When an ad for Hofstra University’s communications schoolappeared in The Pioneer, the student newspaper at LongIsland University’s C.W. Post campus, the school’s provost wasn’t pleased.
The provost complained to the newspaper’s faculty adviser,and since then, the paper has been banned from running ads for other colleges,said Anne Winberry, co-editor of The Pioneer.
The paper had already committed to two more ads fromHofstra, but had to refund the money. Just recently, two more ads came in thatthe paper couldn’t accept.
“We actually have to turn away money,” Winberry said.
Since C.W. Post is a private institution and is not coveredby the protections of the First Amendment, there is little ThePioneer can do legally to combat the policy.
Private universities across the country are cracking down ontheir student media advertising policies — a practice that would likely beconsidered unconstitutional at a public university. Targets are many, fromalcohol to off-campus housing, but perhaps most damaging to newspaper revenuesis the bar on ads for degree programs at competing schools.
“Our student newspaper is a student club. It is fundedthrough the Student Government Association using student activity fees that theuniversity collects,” C.W. Post Provost Paul Forestell wrote in a statement. “Ihave the fiduciary responsibility to make sure those funds are used in waysthat most benefit our students.”
“Running ads from other universities would be a poorbusiness decision on the part of the student newspaper,” Forestell continued.“This is not a free speech or student service issue. Our position is that itdoes not serve our students well to allow others to use the student newspaperto entice our students to go elsewhere.”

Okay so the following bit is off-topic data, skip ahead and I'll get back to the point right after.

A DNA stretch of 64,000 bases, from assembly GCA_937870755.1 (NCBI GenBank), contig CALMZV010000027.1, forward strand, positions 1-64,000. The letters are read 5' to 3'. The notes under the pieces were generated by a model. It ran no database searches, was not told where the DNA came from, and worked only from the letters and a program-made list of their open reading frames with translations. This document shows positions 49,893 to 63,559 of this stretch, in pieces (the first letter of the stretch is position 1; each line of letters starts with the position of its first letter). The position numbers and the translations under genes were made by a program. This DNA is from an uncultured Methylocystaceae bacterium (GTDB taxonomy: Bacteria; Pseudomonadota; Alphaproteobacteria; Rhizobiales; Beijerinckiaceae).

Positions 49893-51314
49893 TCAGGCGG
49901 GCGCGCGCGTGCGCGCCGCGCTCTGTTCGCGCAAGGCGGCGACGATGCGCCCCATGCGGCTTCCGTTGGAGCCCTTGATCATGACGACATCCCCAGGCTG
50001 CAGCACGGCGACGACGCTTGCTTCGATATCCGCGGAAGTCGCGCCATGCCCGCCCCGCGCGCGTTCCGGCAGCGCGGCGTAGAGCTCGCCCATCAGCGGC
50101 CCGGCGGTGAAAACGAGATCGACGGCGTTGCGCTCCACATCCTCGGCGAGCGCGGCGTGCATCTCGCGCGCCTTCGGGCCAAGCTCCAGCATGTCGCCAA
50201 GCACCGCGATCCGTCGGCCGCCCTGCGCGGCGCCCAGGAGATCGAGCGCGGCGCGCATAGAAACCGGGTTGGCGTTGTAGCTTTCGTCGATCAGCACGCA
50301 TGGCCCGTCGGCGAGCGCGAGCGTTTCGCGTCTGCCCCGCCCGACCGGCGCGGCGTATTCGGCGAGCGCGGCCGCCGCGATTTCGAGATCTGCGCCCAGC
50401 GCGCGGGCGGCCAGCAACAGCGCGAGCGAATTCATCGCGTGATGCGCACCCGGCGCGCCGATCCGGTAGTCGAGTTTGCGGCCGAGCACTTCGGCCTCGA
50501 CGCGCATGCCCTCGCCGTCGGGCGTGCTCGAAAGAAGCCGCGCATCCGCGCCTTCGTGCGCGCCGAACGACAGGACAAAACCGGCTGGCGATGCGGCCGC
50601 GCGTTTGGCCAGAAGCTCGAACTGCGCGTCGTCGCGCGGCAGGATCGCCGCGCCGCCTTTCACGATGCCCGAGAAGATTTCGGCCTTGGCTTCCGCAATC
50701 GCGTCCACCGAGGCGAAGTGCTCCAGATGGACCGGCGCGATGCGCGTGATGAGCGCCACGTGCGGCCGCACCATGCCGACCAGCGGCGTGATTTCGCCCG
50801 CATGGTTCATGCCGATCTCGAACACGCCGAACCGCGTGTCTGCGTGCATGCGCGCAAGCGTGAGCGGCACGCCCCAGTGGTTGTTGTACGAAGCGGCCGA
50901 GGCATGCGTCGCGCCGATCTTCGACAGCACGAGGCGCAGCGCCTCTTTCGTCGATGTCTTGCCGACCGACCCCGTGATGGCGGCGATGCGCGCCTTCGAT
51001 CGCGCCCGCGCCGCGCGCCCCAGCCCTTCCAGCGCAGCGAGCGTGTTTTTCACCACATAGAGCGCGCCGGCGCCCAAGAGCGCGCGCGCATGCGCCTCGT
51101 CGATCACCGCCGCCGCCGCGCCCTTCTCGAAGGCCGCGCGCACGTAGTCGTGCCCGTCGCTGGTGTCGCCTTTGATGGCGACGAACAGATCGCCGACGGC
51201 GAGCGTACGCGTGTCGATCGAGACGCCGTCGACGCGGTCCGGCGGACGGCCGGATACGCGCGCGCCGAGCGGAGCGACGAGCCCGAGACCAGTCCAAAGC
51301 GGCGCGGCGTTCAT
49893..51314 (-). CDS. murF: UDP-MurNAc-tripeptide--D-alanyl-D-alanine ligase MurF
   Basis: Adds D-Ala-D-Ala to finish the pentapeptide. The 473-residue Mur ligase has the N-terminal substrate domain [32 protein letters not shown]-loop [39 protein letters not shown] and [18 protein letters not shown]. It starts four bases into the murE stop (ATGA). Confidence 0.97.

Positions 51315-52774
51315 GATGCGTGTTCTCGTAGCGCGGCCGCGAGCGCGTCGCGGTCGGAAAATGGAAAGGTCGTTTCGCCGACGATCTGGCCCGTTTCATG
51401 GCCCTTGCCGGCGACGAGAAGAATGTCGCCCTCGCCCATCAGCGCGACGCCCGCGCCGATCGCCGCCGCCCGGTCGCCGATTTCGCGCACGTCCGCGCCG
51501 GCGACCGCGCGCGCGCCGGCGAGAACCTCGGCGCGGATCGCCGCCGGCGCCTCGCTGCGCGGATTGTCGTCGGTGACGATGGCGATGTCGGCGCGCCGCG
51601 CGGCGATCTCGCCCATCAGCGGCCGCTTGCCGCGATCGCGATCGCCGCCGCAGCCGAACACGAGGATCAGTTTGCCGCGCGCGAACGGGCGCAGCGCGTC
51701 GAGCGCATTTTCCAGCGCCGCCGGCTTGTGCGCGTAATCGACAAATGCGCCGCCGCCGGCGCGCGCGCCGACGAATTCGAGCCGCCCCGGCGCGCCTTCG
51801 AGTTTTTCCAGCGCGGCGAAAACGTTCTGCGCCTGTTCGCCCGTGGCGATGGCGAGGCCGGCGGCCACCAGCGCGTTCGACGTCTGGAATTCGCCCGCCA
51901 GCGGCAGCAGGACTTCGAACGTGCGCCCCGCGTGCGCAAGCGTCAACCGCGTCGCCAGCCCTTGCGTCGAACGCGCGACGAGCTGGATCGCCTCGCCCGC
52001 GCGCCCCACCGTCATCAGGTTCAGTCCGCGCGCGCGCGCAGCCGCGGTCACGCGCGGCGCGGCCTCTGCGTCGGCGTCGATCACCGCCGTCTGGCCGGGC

Forestell declined to elaborate further.
In following Forestell’s policy, Winberry said the paper hadto pursue other advertising options, which placed a greater burden on the businessdepartment. Hofstra and other universities used to save them the trouble byapproaching the paper for advertising space, not the other way around.
“We accepted, of course,” Winberry said, “because it’s moneybeing generated for us.”
The student newspaper at Connecticut’s Quinnipiac Universityis facing a similar setback, but Chronicle Editor-in-ChiefLenny Neslin seems to have accepted the school’s policy as a fact of life.
“It’s been a pretty weak fight,” Neslin said. “We tried to (fight)it last year, but our adviser talked us out of it. We have bigger battles topush for.”
The policy at Quinnipiac reads, “Advertising (inuniversity-funded student media) that promotes the use of alcoholic beverages,off-campus housing, non-Quinnipiac degree programs, violations of any local,state or federal laws, or University policies is prohibited.”
Neslin said the policy isn’t worth fighting because TheChronicle is making plenty of money despite the ban. QuinnipiacUniversity continues to pay for The Chronicle’s printing —meaning the private university still has a say in newspaper policy.
The Chronicle faculty adviser Lila Carneyreferred interview requests to Quinnipiac spokesman John Morgan before shecould comment. Morgan disregarded requests to speak with Carney, instead askingfor a list of questions via email.
“The university reserves the right to refuse any advertisingin university-owned publications,” wrote Lynn Bushnell, vice president forpublic affairs, in a statement emailed by Morgan.
University officials declined to comment further.
Staffers at The Griffin studentnewspaper at Canisius College in Buffalo, N.Y., said they managed to avoid asimilar proposal in February by Dean of Students Terri Mangione.
Business Manager Kim Nowicki and another staff member satdown with Mangione to discuss her financial concerns with TheGriffin featuring ads promoting other universities’ degree programsand off-campus housing.
“She wanted us to agree to a ‘no-compete clause,’” Nowickisaid, “saying anything that, basically, she deems to be a direct competitor ofthe school, that we would agree not to let them advertise. In return for themoney we would be losing, she would help us find a different source to make upfor that.”